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Preparation is the key to surviving severe weather

Posted: August 15, 2012 - 12:04am

Editor:

From tornadoes to flash floods and hurricanes to earthquakes, history proves that emergencies can happen unexpectedly and impact communities of all sizes. Many Georgians can attest to that, having experienced their fair share of severe weather in recent years. And with the peak of the hurricane season still ahead, there’s a good chance that we’ll face more severe weather before the year is out.

Your team at the Columbia County Emergency and Operations Division and the Georgia Emergency Management Agency/Homeland Security (GEMA) works hard to reduce the negative impact of natural disasters statewide, but it is impossible to eliminate the hazards we face daily. That’s why personal preparedness is so important, and why we’re asking you to make “someday” today by getting ready for emergencies now.

When disaster strikes, you are your own best first responder.

The good news is, research reveals most Georgians agree it’s important to be personally prepared for an emergency. According to our 2012 Ready Georgia survey, nearly nine out of 10 Georgia residents admit that preparation, planning and emergency supplies will help them handle a large-scale disaster. Unfortunately, that same study shows that only 17 percent are fully prepared for emergencies.

Unlike many things in our busy lives, being prepared isn’t an immediate necessity. Even if we acknowledge that it’s important, it’s easy to procrastinate and say we’ll do it “someday.” However, if we put it off, it’s likely that “someday” will be too late.

What happens if a tornado strikes while your children are at school or a family member is traveling? Would you know how to reconnect if you need to evacuate or if phone lines are down? Can your company stay in business following a fire, flood or other disaster? Do you have emergency supplies available?

In the last few years, Georgia has been hit by severe storms, extreme heat, a crippling freeze, deadly tornadoes and dangerous wildfires. For thousands of residents, these disasters have resulted in the loss of property and even human life. With this year’s hurricane season off to a record start with four named storms less than a month in, there is still ample opportunity for more severe weather in Georgia should a storm form in the Atlantic Ocean, Caribbean Sea or Gulf of Mexico.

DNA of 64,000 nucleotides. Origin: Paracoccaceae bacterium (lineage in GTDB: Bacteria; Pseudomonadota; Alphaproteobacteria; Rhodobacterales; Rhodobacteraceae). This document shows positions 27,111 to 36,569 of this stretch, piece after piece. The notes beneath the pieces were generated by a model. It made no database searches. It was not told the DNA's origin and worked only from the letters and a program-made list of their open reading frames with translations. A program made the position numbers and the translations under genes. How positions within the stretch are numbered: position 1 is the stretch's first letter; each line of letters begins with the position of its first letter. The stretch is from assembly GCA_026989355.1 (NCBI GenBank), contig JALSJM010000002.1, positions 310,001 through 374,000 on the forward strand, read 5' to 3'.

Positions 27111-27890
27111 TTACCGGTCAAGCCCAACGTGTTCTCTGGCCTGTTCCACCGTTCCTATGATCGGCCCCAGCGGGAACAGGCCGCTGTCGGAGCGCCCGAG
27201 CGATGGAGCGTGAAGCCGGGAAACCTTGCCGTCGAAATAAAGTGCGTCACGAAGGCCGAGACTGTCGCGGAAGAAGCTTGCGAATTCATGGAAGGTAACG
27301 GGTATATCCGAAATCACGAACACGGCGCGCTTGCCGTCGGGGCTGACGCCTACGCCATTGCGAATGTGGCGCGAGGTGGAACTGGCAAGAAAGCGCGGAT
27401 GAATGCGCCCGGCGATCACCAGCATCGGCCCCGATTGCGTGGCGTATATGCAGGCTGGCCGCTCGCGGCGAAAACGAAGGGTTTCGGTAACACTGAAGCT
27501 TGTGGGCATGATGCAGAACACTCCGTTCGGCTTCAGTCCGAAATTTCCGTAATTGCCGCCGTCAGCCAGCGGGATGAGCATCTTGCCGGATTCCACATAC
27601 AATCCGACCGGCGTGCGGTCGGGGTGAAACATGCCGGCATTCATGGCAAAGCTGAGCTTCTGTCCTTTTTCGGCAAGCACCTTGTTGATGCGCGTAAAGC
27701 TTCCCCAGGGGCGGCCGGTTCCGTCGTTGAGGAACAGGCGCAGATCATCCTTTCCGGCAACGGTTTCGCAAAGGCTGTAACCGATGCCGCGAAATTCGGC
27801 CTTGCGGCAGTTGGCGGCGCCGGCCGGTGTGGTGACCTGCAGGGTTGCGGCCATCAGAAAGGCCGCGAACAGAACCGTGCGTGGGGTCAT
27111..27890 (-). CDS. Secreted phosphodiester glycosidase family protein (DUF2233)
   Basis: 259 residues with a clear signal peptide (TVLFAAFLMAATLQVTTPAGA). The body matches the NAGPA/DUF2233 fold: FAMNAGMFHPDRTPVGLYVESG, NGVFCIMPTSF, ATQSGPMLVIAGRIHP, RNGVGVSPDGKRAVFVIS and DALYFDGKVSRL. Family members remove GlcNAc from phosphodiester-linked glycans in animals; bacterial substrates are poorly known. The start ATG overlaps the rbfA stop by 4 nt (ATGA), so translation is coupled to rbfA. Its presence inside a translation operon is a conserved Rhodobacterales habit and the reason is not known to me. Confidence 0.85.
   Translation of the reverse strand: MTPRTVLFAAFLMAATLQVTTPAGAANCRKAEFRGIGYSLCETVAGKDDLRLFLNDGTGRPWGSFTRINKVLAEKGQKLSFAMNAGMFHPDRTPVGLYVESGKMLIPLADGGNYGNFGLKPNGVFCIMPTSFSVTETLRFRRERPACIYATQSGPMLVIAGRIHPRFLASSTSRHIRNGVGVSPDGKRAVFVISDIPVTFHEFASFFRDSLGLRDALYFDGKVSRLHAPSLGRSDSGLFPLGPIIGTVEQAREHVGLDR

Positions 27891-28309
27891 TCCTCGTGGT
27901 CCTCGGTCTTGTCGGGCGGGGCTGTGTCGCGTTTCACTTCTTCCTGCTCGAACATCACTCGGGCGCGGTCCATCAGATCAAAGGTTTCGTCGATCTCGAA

Being prepared with plans and tools for survival can be as simple as a trip to the store or a 30-minute conversation with family members. To help you get fully prepared, GEMA created the Ready Georgia campaign. Since 2008, thousands of residents have logged onto ready.ga.gov to create a Ready Profile, giving them access to tailored checklists of emergency supplies and customized emergency plans.

According to our study, a majority of Georgians have already compiled a few of these essential items, such as a flashlight and extra batteries, a first aid kit and a three-day supply of nonperishable food. However, less than half have a battery-powered radio, extra cash or emergency resources available for family members with functional needs.

There is no time like the present to take action for anything that might head our way. By having an emergency plan, being prepared with a kit of emergency supplies and staying informed about potential disasters, you are assuring the safety of yourself and the others around you should disaster strike.

We at Columbia County Emergency and Operations Division and GEMA will continue to provide an aggressive approach to preparedness, but no one can respond to your household quicker or better than you if you are prepared. So stop putting it off and make “someday” today.

Pam Tucker

Charley English

(Pam Tucker is the director of the Columbia County Emergency and Operations Division. Charley English is the director of the Georgia Emergency Management Agency/Homeland Security.)

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